The above graph has been making it’s rounds on the internet over the last week. It highlights the distribution of COVID-19 cases in Malaysia. As simplistic as they seem, graphs such as these can inform the ascertainment of high-risk populations, and direct control activities such as screening of populations. All visualisations have caveats, and the plot above is no different. Epidemiological intuition in interpretation of such graphs can provide us some insight into the bad, the nit-picky and the good of such visuals. We explore these themes below.
First and foremost, the issue with the above bar-plot is that it reports case counts in identifying groups that are most numerous in testing positive. In epidemiology (and common-sense), frequency of any state should be presented as a ratio, using a denominator common to all comparator groups. In epidemiology, one such metric is the incidence ratio- which is the fraction of new cases (in a particular group) over the total population. This would provide us with the true ratio of positive cases in a particular group of people. As can be seen below, the incidence ratio gives a far clearly picture of test postive numbers by age groups. This picture is also far more consistent with what we know (as of know) with regards to patterns of symptoms by age groups- as clinical manifestation appear more in older groups (Mizumoto, Kagaya, Zarebski, & Chowell, 2020).This in turn appears to directly mediate the yield of positive screening test numbers (Wang et al., 2020). Benchmarking on age-related data from other similarly affected coutries will likely provide a clearer picture of this .
Interval classes. The choice of interval classes, is heavily subjective- and is generally left to the best sense of the data analyst, epidemiologist, statistician, scientist etc. However, the use of ‘non-standard’ age groups makes the development of composite ratios, such as the incidence rate above, very challenging. Age-group data from public datasets such as the census can be rendered useless as the comparison of mid-year populations in these public datasets use a standard interval of “0-4,5-9,10-14..etc” whilst the above uses a interval class of “1-5, 6-10, 11-15…etc”. The difference may not look like much, but it makes any further use difficult- and renders graphs such as the one above a mere approximation that is susceptible to error.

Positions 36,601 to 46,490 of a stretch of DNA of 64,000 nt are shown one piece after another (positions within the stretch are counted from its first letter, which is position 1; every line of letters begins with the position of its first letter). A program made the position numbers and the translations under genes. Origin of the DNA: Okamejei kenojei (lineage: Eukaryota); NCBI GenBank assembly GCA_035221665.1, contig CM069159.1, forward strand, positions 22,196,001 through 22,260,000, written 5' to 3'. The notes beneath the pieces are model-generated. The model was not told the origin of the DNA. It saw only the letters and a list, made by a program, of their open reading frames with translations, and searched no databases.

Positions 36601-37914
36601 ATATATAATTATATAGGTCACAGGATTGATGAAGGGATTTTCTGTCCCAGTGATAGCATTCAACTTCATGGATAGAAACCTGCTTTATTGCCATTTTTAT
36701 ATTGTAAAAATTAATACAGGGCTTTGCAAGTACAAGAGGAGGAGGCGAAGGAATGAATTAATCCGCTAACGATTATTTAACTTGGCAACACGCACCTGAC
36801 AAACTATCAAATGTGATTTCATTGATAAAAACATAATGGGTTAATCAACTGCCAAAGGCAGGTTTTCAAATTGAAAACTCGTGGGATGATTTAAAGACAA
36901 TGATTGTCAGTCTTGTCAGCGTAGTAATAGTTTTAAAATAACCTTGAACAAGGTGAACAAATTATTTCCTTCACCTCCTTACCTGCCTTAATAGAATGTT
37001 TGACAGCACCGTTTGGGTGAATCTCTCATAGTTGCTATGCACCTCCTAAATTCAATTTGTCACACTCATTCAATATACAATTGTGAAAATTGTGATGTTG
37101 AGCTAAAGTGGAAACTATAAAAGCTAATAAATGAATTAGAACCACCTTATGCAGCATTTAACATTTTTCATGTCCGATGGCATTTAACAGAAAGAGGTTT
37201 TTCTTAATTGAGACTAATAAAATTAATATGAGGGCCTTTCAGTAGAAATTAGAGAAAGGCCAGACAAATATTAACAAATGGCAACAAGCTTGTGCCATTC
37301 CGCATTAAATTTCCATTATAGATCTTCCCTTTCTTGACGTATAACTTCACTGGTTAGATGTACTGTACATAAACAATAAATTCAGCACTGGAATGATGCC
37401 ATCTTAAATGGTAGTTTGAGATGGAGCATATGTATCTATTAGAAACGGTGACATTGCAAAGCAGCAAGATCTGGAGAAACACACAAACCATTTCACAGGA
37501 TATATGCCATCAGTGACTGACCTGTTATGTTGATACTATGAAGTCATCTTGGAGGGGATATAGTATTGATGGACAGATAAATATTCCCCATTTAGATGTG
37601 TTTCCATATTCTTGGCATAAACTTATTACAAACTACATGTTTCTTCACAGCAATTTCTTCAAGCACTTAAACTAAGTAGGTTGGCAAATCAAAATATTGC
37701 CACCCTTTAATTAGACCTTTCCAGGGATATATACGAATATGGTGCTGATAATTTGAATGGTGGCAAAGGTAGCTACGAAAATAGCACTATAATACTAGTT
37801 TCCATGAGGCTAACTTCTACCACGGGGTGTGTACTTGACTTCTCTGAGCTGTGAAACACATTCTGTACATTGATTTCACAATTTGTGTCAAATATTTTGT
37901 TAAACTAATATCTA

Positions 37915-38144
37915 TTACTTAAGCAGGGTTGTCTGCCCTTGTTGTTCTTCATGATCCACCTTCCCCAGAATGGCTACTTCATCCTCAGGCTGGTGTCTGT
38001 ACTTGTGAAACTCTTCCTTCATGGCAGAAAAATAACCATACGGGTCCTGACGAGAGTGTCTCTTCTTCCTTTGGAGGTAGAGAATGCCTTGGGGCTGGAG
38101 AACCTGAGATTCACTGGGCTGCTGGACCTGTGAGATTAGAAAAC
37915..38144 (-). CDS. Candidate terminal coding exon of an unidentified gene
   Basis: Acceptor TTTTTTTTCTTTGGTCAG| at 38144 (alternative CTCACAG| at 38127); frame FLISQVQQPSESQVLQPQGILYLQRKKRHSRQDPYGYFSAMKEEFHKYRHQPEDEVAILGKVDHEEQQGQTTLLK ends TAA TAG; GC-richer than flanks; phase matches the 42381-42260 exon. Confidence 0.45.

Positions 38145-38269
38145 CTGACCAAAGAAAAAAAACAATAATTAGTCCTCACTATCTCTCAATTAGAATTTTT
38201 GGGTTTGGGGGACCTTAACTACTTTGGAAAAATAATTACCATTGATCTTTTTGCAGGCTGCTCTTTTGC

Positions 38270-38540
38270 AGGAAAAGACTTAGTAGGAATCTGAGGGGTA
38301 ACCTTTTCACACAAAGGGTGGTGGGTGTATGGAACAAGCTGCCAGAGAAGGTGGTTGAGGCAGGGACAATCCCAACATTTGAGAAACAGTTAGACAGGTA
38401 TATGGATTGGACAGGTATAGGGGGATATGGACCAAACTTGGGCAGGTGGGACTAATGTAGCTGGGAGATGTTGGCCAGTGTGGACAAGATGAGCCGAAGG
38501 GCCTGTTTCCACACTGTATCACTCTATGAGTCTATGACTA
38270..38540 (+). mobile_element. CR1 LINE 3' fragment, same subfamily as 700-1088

However, despite the critique, there are important reasons why the graph did highlight something very important. This is illustrated in the graph below: a comparison of population counts by age group and positive tests by age group.
Here we visualise something very interesting, the population distribution (in pink) grants clues regarding populations with particularly low rates of positive tests. There are two possibilities that can exist within this hidden population:
- They have not been tested.
- They have tested negative.
The implications of either possibility are important. If this population has not been tested, then the low-cumulative positive test rates observed (~3% over the last 4 days, average remains ~7%), is a signal for the surveillance system to increase its sensitivity in screening. One possible action is for the screening machinery to focus on individuals within these age-groups instead.
The implications of the second though are more complicated. High rates of negative tests would mean high rates of false negatives- which in turn would signal (perhaps) the need to reformulate the current screening protocol- which of course is not an easy task considering the lack of scalable alternatives currently. This of course also highlight the issue of false negatives- which have been informally reported to be as high as 30% (Lanese, 2020). However, with no systematic analysis into the use of the rt-PCR  as screening- we maybe for the present moment- incapable of detecting this “hidden population”.
It is important to note that the trail of data ended at one simple graph, with no connectors. It is therefore near impossible to extrapolate possible improvements that can be made via such limited data. The take home here is succinct – In this war we fight together, never has open data been more relevant than today.
Lanese, N. (2020). Even if you test negative for COVID-19, assume you have it, experts say | Live Science. LiveScience.
Mizumoto, K., Kagaya, K., Zarebski, A., & Chowell, G. (2020). Estimating the asymptomatic proportion of coronavirus disease 2019 (COVID-19) cases on board the Diamond Princess cruise ship, Yokohama, Japan, 2020. Eurosurveillance, 25(10), 2000180. https://doi.org/10.2807/1560-7917.ES.2020.25.10.2000180
Wang, W., Xu, Y., Gao, R., Lu, R., Han, K., Wu, G., & Tan, W. (2020). Detection of SARS-CoV-2 in Different Types of Clinical Specimens. JAMA – Journal of the American Medical Association. https://doi.org/10.1001/jama.2020.3786
 Reverse Transcriptase Polymerase Chain Reaction